Agassi: You know, when the first lady is in the house, you don't argue with anybody, including the director. I just tried to get in the position that was most comfortable for me. If it's for the good of the game, for the health of our young kids across this country, it was worth it. But I'd have much preferred standing, even though that's not all that great for my back either.
BR: What do you think about the new lines for the 10 and unders? On some level, I like how it shrinks the court for smaller kids but on the other hand, can you imagine yourself hitting those 2,500 balls per day from your dad's ball machine on a smaller court?
Agassi: No, but here's the good news: You can have your cake and eat it too. You can always play up. My dad could have always put that ball machine on the big court. There's always a way for a 7-year-old to play a 12-year-old in tennis. We're not taking away the right, we're adding a dimension that allows for kids to learn the game and become attracted to the game without being intimidated by it. That wouldn't have affected me. I still would have been out there hitting 2,500 balls a day. You gotta remember, and don't quote me on the statistic, but if I'm not mistaken, Venus and Serena's father didn't let them compete in even one junior tournament, and if he did it was very, very few of them. You can go your whole childhood working on your game and developing it, honing your skills. Ten and under tennis doesn't preclude you from doing that and picking up the normal size racquet or going on the normal-sized court. This allows children to practice the game and develop fundamentals but it also gives parents an opportunity to play with their child. Before this program, you had to play tennis in order to teach your child tennis. Now, all of a sudden, you can go hit balls and spend that quality time. I think it's all upside.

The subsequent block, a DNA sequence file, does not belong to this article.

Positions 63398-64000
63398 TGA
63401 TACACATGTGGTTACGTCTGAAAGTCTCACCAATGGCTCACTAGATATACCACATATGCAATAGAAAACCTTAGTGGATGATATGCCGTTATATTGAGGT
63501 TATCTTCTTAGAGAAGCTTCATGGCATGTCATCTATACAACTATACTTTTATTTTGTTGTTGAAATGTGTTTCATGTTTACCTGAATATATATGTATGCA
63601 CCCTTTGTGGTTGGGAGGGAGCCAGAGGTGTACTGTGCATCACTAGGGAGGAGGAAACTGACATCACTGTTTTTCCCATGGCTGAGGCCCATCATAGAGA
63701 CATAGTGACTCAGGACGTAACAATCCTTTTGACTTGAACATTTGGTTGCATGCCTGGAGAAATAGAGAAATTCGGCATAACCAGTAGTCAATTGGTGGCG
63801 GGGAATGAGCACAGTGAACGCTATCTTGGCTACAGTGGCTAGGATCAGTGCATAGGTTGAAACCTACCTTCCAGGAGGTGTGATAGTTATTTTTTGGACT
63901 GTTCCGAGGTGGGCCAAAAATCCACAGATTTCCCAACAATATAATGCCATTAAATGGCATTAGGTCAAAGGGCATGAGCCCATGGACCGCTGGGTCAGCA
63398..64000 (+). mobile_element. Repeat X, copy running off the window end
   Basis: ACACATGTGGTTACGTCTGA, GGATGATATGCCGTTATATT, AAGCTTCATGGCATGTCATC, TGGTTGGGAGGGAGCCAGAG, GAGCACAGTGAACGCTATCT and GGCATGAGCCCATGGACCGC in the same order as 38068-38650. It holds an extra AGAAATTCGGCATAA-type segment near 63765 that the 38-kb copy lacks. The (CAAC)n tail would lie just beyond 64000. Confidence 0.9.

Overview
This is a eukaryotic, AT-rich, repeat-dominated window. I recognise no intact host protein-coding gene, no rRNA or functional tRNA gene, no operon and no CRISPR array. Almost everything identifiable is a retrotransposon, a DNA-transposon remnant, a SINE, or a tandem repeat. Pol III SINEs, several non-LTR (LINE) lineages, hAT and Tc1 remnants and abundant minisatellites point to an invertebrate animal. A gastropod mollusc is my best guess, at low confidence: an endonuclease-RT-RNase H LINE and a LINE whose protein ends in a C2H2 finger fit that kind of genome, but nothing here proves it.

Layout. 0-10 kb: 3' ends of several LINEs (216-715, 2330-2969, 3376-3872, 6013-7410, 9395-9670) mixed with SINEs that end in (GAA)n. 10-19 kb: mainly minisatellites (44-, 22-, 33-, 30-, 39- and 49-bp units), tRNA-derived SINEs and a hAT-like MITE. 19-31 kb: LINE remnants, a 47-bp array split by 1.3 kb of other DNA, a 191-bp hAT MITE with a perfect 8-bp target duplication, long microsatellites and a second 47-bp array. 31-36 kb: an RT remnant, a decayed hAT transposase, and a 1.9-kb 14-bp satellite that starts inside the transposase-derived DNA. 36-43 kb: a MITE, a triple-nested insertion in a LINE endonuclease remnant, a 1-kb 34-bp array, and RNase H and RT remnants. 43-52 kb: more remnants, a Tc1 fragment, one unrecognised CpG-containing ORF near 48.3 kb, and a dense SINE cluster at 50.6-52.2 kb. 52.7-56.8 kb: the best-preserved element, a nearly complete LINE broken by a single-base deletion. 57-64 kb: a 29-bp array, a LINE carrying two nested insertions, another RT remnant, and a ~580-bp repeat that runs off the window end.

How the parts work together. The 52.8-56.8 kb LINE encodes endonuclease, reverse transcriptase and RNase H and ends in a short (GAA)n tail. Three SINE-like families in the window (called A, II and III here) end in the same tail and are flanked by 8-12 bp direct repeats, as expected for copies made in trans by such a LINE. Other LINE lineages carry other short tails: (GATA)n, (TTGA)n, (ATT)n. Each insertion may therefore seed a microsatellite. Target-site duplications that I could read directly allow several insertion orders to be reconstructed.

BR: Last question because I know you're in a hurry. Our blog name is Busted Racquet, spelled with a "Q." How do you like your racquet? With a "K" or with a "Q?"
Agassi: I go back and forth on that, but I think when I just write it myself I lean toward the "Q."
BR: Right. It just looks better. It's more classy. Thanks, Andre.
Agassi will appear in the upcoming video game, Top Spin 4.